We also observed dose-dependent increase in TNF-α secretion in response to ozone treatment. After 48 hr post ozone treatment, we observed many fold increase in TNF-α secretion and clearly showed that ozone induced cell death may be mediated through activation of TNF-α pathway. Although there is no direct proof of role of ozone in TNF mediating cell death, it would be interesting to study the effect of ozone by using specific TNF- antagonistic receptors. We may suggest that ozone may be inducing its action through TNF-α receptors and causing programmed cell death. There is a report which suggests that ozone influence the release of interleukins (Type IL-1ß, 2, 4, 6, 8, 10), tumor necrosis factor (TNF-α ) and interferon (IFN-ß, IFN-?) under in -vitro conditions on white cells in the peripheral blood.16 It would be interesting to examine the role of these cytokines in cancer cells after treating with ozone.

Our results suggest that there is a strong relationship between ozone-induced cell deaths in cancer cells with activation of TNF-α pathway, we speculate that ozone-treatment elevated the expression and synthesis of TNF-α which in turn induced apoptosis in the cancer cell lead to enormous cell death. A better understanding of the transcriptional activation involved in ozone treatment in the expression of the proinflammatory cytokines will be needed to determine the potential role of these cytokines in pathogenesis and to determine the effect of ozone on cancer cells. However, there were several previous reports suggesting the possible association between cervical cancer risk and the polymorphism of other cytokines or cytokine receptors, such as interleukin 10, and interleukin 1 receptor antagonist.17 Therefore, it can be speculated that functional variation of inflammatory cytokine may influence the individual susceptibility of cervical cancer. Degradation of the p53 gene by oncogenic HPV E6 protein is the most well known carcinogenic mechanism in human cervical cancer. Interestingly, ozone was found to act with specific cytostatics (5-Fluoruracil) in a synergistic and additive way in their ability to inhibit the growth of mammary and colonic carcinoma cells, i.e. on a tumor cell line and on primary tumor cells in humans.9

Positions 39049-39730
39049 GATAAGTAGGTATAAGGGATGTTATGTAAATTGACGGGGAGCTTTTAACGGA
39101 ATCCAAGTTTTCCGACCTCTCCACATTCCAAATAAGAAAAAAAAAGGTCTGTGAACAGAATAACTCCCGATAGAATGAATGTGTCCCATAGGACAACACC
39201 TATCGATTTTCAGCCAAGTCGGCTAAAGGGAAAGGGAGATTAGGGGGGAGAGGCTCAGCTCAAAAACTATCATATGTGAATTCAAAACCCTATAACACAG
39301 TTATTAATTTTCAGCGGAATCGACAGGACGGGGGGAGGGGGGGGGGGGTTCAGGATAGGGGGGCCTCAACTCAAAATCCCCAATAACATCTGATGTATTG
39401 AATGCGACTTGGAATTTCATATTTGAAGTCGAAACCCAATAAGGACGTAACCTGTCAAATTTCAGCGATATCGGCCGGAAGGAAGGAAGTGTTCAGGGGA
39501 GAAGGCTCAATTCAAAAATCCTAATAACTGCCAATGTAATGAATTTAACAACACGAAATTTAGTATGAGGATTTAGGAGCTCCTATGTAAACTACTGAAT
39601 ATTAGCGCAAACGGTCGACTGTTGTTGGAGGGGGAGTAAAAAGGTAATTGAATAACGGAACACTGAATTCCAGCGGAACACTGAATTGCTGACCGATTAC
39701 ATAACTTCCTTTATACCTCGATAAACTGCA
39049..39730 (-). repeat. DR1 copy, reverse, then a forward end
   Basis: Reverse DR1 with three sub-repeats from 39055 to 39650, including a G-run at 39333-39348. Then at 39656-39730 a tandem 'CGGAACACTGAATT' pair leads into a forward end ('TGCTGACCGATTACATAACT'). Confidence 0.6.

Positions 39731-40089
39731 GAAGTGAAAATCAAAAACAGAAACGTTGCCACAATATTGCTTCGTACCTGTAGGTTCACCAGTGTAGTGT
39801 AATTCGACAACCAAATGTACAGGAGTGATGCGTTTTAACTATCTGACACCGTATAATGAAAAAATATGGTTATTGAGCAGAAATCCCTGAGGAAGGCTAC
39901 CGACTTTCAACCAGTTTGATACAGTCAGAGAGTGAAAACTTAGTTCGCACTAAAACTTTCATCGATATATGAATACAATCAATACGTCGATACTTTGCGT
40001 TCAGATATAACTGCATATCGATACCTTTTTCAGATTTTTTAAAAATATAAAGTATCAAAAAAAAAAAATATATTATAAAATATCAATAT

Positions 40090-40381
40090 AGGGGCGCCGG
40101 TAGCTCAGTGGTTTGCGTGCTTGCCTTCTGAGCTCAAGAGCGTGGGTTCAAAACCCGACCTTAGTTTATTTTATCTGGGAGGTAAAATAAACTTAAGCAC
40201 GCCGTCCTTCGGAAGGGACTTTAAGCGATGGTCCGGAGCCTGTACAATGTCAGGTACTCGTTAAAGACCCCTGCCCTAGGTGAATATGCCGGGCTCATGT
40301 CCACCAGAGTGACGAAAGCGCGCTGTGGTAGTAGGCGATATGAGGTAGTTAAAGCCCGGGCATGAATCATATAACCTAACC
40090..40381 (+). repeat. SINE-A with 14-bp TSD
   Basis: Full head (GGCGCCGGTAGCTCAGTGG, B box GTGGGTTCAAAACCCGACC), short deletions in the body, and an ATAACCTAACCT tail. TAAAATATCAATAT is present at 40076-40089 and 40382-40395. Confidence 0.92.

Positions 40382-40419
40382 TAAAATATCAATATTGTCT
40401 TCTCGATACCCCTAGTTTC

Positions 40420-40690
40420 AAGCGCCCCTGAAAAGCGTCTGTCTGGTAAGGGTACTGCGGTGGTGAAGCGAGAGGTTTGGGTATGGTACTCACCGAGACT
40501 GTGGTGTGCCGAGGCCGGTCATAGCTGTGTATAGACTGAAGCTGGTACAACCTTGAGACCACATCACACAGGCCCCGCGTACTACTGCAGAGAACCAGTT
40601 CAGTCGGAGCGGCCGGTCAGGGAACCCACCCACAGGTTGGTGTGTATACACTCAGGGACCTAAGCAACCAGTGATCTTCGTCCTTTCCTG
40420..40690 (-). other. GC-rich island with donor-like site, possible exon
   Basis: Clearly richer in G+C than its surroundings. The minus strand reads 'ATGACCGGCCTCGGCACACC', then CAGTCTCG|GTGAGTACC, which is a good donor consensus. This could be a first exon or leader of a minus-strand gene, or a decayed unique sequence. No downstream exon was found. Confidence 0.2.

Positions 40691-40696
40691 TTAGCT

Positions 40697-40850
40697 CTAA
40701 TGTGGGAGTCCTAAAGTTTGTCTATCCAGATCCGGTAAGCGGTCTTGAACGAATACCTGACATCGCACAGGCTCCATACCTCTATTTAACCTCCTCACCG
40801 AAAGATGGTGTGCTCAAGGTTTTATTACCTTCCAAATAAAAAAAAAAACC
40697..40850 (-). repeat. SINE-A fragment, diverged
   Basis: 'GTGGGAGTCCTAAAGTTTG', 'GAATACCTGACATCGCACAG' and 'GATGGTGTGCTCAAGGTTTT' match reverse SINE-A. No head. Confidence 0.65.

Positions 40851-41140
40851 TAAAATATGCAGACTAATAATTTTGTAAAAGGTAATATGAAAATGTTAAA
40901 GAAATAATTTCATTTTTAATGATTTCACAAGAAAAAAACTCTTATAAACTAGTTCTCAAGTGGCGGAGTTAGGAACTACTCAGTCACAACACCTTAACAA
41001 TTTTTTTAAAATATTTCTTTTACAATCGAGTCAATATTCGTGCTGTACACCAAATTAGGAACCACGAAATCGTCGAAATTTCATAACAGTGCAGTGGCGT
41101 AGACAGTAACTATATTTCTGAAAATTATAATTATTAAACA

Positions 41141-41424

It has been argued that ozone is not a correct therapeutic approach largely due to lack of understanding about its physiological action but ozone treatment as a therapy is a well established alternative and complementary therapy in most of the mainland European countries where health authorities have allowed its practice. In the early 1980’s a German survey and investigation into ozone therapy by the University Klinikum in Giessen and the Institute for Medical Statistics, published in the Empirical Medical Acts revealed that over 5 million ozone treatments had been delivered to some 350,000 patients, by more than 1000 therapists and of this number about half were medical doctors.18 Although ozone is used in a complementary capacity by a significant number of doctors in Italy, Switzerland, Austria and Germany it has still not gained popular support with main stream industry policy makers in those countries. It is not covered by health insurance, nor is it part of the curriculum at most esteemed medical schools. In general countries with more socialist style health systems seem to have had less difficulty in accepting ozone as a medicine.1923 However the use of ozone as therapy is evident in Bulgaria, Cuba, Czech Republic, France, Germany, Greece, Israel, Italy, Japan, Malaysia, Mexico, Poland, Romania, Russia, Switzerland, Turkey, United Arab Emirates, and Ukraine. In USA, recently passed Alternative Therapy Legislation has made ozone therapy an option for patients in some states. In Alaska, Arizona, Colorado, Georgia, Minnesota, New York, New Jersey, North Carolina, Ohio, Oklahoma, Oregon, South Carolina, and Washington Physicians can legally use ozone treatments in their practice without fear of prosecution.